Profiling and Stereotypes
Culture and Connection,  Expat Mindset

Profiling and Stereotypes

What is culture for expats?

World travelers go overseas with a sense of excitement and aspiration for novelty. Only later, when we start building connections with the local culture, we notice how stereotypes don’t work and profiling fails. This causes the feeling of confusion and failure of our expectations.  So, what is it all about?

Going overseas, we have an idea about the country we are traveling too. Sometimes we do research and ask those who have already been there, to share their thoughts and give us some tips about what to expect in a new country. We create a certain image of the culture we are going to spend time in, and certainly, we make ourselves somewhat ready for what we might experience there.

It is wise to do all that preparation. However, as soon as we start settling into the new environment, we often notice that all that knowledge works only on a case-by-case basis. Sometimes it doesn’t help us at all. Every situation is different and we need to be flexible and prudent making our own judgments when it comes to cultures and their representatives in particular.

The inevitability of Profiling and Stereotypes

When faced with a new situation we naturally start assessing it from the perspective of our safety and prior life experiences.  We profile and create stereotypes. The Google dictionary defines profiling as “the recording and analysis of a person’s psychological and behavioral characteristics, so as to assess or predict their capabilities in a certain sphere or to assist in identifying a particular subgroup of people.” A stereotype is “a widely held but fixed and oversimplified image or idea of a particular type of person or thing”.

Here, I describe the steps of profiling and stereotyping, as it happens regularly with world travelers and not only.

Assess Your Safety

We profile all the time, especially when we find ourselves in unknown places. Analysis and assessment of the situation we are in allow us to make sure we are safe. We look at the people, notice how they talk and behave. Often times we see some unusual for us gestures, manners, features, but we are comfortable with that as long as we feel safe.

Look for the ways to relate

When we make sure, that we are safe, we start looking for ways to relate to an unusual situation. This is when the prior knowledge about the culture we are in, becomes handy. We start to remember what it is all about; why this happens; why it is normal for this part of the world to be that way; and why it is beneficial for us to just observe and accept. At this point, we start making the distinctions between differences of the cultures we represent and the culture we are guests in.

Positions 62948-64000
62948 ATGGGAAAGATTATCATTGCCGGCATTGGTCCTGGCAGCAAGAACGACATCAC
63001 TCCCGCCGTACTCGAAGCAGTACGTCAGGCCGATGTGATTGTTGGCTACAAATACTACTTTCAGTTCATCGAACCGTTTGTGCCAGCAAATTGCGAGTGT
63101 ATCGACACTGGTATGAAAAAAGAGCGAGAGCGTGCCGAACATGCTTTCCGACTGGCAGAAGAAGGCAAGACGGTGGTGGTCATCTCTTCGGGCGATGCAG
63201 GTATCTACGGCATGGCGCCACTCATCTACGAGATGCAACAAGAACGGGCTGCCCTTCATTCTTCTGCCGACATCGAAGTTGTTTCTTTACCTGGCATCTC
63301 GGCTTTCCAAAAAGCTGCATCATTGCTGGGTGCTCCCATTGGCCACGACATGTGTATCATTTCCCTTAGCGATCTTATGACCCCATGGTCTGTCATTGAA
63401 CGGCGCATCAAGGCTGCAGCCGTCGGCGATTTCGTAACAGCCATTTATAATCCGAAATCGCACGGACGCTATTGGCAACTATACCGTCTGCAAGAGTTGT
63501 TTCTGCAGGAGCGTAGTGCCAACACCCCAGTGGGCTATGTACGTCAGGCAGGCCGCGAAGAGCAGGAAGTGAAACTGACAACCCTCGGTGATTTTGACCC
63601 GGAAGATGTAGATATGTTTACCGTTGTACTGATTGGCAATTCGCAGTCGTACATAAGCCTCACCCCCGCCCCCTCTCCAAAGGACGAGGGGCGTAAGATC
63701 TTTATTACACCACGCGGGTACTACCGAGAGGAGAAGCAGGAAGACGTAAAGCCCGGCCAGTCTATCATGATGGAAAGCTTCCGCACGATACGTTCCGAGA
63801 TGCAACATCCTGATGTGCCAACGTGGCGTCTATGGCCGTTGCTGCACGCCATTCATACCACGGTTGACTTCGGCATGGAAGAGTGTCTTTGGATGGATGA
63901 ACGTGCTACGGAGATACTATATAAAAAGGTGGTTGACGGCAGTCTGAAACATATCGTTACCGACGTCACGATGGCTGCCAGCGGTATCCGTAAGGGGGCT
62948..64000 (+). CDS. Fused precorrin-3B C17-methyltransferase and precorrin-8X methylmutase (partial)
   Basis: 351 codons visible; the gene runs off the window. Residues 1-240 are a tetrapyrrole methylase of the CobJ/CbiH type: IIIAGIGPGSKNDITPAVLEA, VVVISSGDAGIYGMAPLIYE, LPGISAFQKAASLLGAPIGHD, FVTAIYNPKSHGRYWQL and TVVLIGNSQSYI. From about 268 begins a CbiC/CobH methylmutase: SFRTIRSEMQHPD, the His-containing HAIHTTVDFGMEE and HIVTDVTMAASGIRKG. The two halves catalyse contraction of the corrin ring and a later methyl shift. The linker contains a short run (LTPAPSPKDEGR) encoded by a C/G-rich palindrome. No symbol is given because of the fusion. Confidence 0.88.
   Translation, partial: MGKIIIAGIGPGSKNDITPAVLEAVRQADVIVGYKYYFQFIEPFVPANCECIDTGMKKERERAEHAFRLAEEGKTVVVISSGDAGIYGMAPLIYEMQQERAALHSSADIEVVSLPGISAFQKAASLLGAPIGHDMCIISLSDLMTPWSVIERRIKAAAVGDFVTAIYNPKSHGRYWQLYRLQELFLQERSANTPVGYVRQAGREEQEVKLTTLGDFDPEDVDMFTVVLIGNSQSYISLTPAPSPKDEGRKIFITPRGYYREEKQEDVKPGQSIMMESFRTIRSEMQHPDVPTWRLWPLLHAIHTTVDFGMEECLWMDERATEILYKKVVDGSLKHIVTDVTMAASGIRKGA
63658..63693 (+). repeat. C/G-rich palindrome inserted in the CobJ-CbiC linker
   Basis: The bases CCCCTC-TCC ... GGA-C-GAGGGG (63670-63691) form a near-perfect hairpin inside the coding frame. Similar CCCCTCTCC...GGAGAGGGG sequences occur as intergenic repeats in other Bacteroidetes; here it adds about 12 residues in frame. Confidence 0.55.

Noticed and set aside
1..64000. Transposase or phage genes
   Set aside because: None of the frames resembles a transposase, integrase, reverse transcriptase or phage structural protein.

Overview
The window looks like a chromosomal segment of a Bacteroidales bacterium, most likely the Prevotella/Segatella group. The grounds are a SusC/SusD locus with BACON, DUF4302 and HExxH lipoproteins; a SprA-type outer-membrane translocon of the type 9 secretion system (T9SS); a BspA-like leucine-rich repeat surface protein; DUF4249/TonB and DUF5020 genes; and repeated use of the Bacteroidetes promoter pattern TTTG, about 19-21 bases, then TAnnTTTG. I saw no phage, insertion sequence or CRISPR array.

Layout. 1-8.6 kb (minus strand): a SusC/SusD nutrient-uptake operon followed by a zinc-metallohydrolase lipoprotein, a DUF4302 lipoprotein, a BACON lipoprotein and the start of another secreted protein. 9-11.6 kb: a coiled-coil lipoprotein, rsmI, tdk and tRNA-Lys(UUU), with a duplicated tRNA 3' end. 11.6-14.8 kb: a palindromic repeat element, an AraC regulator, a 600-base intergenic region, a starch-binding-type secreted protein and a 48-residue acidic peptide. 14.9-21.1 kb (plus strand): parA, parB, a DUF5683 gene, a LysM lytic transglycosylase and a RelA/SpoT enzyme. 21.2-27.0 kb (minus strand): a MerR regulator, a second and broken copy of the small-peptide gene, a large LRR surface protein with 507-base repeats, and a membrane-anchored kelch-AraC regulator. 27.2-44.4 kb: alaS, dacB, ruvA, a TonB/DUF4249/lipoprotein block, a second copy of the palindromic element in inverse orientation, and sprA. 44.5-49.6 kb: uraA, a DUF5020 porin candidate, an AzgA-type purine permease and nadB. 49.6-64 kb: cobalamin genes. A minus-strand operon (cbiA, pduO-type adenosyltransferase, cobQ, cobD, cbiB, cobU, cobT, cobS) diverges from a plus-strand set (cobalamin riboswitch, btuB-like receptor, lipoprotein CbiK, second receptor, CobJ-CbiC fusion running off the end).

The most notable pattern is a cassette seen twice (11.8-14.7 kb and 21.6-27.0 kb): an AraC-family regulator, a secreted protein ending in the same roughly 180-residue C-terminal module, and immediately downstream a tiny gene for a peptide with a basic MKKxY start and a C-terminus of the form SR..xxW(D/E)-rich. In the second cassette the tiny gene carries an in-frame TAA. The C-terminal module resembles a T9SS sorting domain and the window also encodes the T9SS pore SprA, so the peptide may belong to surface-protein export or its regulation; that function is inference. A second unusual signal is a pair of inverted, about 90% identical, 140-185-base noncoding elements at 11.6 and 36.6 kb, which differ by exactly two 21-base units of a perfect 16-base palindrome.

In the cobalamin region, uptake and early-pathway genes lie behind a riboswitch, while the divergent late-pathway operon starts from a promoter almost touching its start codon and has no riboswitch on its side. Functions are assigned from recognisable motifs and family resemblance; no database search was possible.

For example, when in Turkmenistan, I knew that many of the population there are Muslims and historically this country never adhered to the dress requirements of the religion. Nowadays, you can see women wearing long embroidered dresses and head scarfs skillfully arranged and folded in a tall hat. With the obtained independence from Russia as a result of the Soviet Union’s collapse, this has become a norm and a part of Turkmen identity and culture.

Did I have to do the same being a woman in Turkmenistan? No, I did not. But at the same time not falling under the profile of a typical Turkmen woman puts me into the stereotypical category of a person, who is a foreigner or a stranger, and therefore to be treated differently.  With that in mind, in my interactions with Turkmen people, I knew that there will be bias, genuine curiosity, and a sense “how I can benefit from you being my friend”.

Build connections

Being a stranger in a foreign culture doesn’t mean that we are to face problems and struggle all the time. As tourists, we visit the country for a brief period of time and leave. As expats, we stay in the country for a long period of time and try to make it home and a comfortable place for us, our loved ones and be productive as well.

After establishing a sense of safety, going through the process of understanding and relatedness with what we observe and notice in a new environment, we eventually want to connect with it. It is natural for people to be social and look for ways to belong to a group. We keep profiling, assessing, analyzing where and how we can meet people, start conversations and develop relationships. We have to stay open-minded to cultural differences and peculiarities of the environment. Some we are able to accept and then it’s easy for friendships to grow. Some cultural differences make us keep a distance until we see that we are safe and then we search for the common ground for connection to happen.

Profile – relate – build connections is a fascinating process, which requires time and wisdom of all parties involved. We can make it happen faster and smoothly only when we create peace and connectedness in our own hearts. Happy people attract the same, so we always have to start from ourselves when it comes to adjusting to foreign environments and connecting cultures.

What helps you to adjust to your new environment? How do you connect with people in a foreign culture? Please, post in the comments below or connect with me following this link.

Remember life is a journey of joy. Embrace it!

Much love.

Lena

Coaching for world travelers.

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